Know this first: it’s not your problem.
When I first met my current partner, he was handsome, thoughtful, attentive, and confident. He had had a rocky rocky life, but he was an entirely self-made man. These were some of the qualities I first became attracted to.
But, I soon learned, too, that he had baggage. He had been cheated on by nearly every serious girlfriend he’d had since he was twenty-five. He was now forty-two. And he’d never even had remotely close to a healthy relationship, despite the fact that he’d read plenty of books on the subject.
I, too, hadn’t had a great track record, which I wrote about plenty in this series here. I’d put a lot of work into my seven year long marriage with my ex-husband. I’d read books. I’d been to couples therapy. I’d done plenty of individual therapy, but I’d been trying to have a healthy relationship with an active drug addict and a liar, which is like trying to convince a lion to become vegetarian. My ex-husband was entirely incapable of having a healthy relationship with me. So I’d had a lot of practice “trying,” but no success.
And all of that was good because all of that gave me a good knowledge base to draw from when I started my first serious relationship after my divorce.
But, things were not all roses and unicorns. Real relationships require real work.
Let me repeat that: real relationships require REAL work.
And that work means both on you as individuals and on you as a couple.
Because I was never going to work through some of my issues single. I was ONLY going to be able to tackle some of the ugly, messy parts of myself when I was trying to be intimate with another person who also had ugly, messy parts of himself.
And my partner’s major ugly, messy part was his jealousy.
After we’d been dating about two months, I spent an evening at my house cleaning, cooking dinner, and talking with a friend on the phone, and then I rushed out to meet some friends before heading to spend the night at my partner’s house.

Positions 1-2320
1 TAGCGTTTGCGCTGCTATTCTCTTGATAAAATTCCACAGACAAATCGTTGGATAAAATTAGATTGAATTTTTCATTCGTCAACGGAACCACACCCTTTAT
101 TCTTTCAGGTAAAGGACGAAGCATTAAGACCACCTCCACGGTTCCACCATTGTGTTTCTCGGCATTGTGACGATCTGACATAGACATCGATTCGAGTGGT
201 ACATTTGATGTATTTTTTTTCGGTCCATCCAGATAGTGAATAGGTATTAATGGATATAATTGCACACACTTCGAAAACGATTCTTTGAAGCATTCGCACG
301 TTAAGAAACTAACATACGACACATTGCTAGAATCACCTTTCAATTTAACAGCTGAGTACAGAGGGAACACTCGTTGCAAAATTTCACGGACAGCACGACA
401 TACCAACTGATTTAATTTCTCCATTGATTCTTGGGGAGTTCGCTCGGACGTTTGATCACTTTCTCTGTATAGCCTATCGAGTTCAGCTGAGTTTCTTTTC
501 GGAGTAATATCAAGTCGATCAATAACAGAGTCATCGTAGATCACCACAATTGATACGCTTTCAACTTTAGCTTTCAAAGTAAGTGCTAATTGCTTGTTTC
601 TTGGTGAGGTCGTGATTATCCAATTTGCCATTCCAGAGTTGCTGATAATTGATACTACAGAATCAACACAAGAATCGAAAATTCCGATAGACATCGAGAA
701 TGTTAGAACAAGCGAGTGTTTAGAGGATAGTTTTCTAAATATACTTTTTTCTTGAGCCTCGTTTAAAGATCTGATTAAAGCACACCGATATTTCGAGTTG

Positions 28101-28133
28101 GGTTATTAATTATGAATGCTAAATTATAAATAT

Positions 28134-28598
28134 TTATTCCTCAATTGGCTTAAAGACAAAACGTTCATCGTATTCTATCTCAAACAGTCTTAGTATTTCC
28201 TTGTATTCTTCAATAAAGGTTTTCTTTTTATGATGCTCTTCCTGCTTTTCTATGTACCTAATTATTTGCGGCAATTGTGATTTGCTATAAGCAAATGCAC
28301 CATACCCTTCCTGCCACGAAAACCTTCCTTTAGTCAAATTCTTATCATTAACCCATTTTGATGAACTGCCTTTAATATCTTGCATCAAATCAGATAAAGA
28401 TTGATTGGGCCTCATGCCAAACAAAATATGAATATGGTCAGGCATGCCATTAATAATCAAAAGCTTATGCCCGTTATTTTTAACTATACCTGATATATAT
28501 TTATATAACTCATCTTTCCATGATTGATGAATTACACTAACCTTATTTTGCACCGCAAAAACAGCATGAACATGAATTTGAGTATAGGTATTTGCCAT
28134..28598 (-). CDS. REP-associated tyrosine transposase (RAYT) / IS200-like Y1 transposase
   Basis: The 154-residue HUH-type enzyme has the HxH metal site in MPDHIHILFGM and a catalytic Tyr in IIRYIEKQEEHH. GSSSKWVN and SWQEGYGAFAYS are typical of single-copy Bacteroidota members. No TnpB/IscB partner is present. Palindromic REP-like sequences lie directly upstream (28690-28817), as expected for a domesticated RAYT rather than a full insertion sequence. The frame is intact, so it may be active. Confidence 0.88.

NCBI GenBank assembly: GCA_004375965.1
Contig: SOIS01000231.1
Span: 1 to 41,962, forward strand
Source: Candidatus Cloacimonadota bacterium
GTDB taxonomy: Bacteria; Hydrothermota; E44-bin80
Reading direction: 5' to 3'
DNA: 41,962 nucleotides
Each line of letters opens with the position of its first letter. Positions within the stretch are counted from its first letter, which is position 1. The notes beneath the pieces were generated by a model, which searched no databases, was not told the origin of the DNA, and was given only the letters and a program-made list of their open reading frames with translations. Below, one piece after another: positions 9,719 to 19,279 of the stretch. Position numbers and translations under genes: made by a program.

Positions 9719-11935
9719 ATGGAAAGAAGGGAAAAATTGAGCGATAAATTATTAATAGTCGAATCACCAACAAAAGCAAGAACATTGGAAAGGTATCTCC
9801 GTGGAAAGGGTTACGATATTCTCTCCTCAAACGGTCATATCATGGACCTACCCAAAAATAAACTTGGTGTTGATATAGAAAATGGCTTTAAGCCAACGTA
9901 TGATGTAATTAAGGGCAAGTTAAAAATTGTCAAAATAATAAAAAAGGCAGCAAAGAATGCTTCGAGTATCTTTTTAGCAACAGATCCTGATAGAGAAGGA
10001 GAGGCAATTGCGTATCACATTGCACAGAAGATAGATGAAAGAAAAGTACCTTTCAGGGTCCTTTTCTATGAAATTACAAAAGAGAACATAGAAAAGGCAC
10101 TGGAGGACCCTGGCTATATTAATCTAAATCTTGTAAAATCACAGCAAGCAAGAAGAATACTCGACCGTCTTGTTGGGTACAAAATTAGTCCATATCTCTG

During that two hour time period, my partner sent me five text messages. I’d read them, or at least a couple of them, but I was busy and forgot to respond. The last one he’d sent me said something like, “You’re not talking to me?” which I didn’t see until I was with some friends. I responded, “No, of course not. I’m out with friends. I’ll see you after.”
When I got to my partner’s house that night, he was visibly upset. He’s normally a gentleman, kissing me hello, carrying my bag upstairs sort of gentleman, but tonight he was curt. He gave me a quick peck, and I lugged my own bag upstairs.
And when I was upstairs in his bedroom, that’s when the questions started:
“Who were you with?”
“What were you doing?”
“Did anyone come over?”
I had no idea how to respond. I felt blindsided, defensive, hurt. I tried to answer honestly and matter-of-factly.
“I was talking to Erica on the phone,” I said, for example.
“Well, when were you talking to Erica?”
I tried to give a time, but then I realized my timing was off, so I tried to correct myself.
“Oh, so your story is changing now?” He responded.
“No,” I said and got quiet.
Later, because I was flustered, I slipped and said I’d called Erica, when really she’d called me.
“Your story is changing again!” he told me.
And he said too: “You were on your phone, but you couldn’t answer my text messages??”
And I was at a loss. I’d been folding clothes. Hanging them. Talking to my best friend on the phone who was having a hard time, yet my boyfriend didn’t trust me.
I’d done nothing wrong, but I felt like I had.
Thoughts started swirling through my head:
If I’d just texted when I saw them…
If I’d just called…
If I’d just…
But I also quickly recognized, through the work I’d done before, that this wasn’t my fucking problem. I hadn’t done anything wrong. This is 2019 and everyone has their phone attached to them, but I should NOT have to answer ANYONE just because they think I should.
And after being in one relationship where I’d deceived myself and made plenty of excuses for someone else’s bad behavior, I was NOT going to do that again.
So, I read up on what to do, talked with my support people, and went back to my partner with it.
Here’s what you can do if you are in the same boat I was and am:
- Know this first: it’s not your fucking problem.
My partner’s jealousies were HIS jealousies.
I thought if I showed him my phone, gave him a clear timeline of what I was doing, etc. etc., THEN he’d understand he was being ridiculous and settle down. But none of these worked.
“You could just delete your conversations, who you called,” he’d told me.
So facts weren’t going to help him, because, again, the issue came back to HIM. He needed to trust ME.
In order to stay true to myself, that meant I had to work on not making it worse. I couldn’t argue with him or get defensive.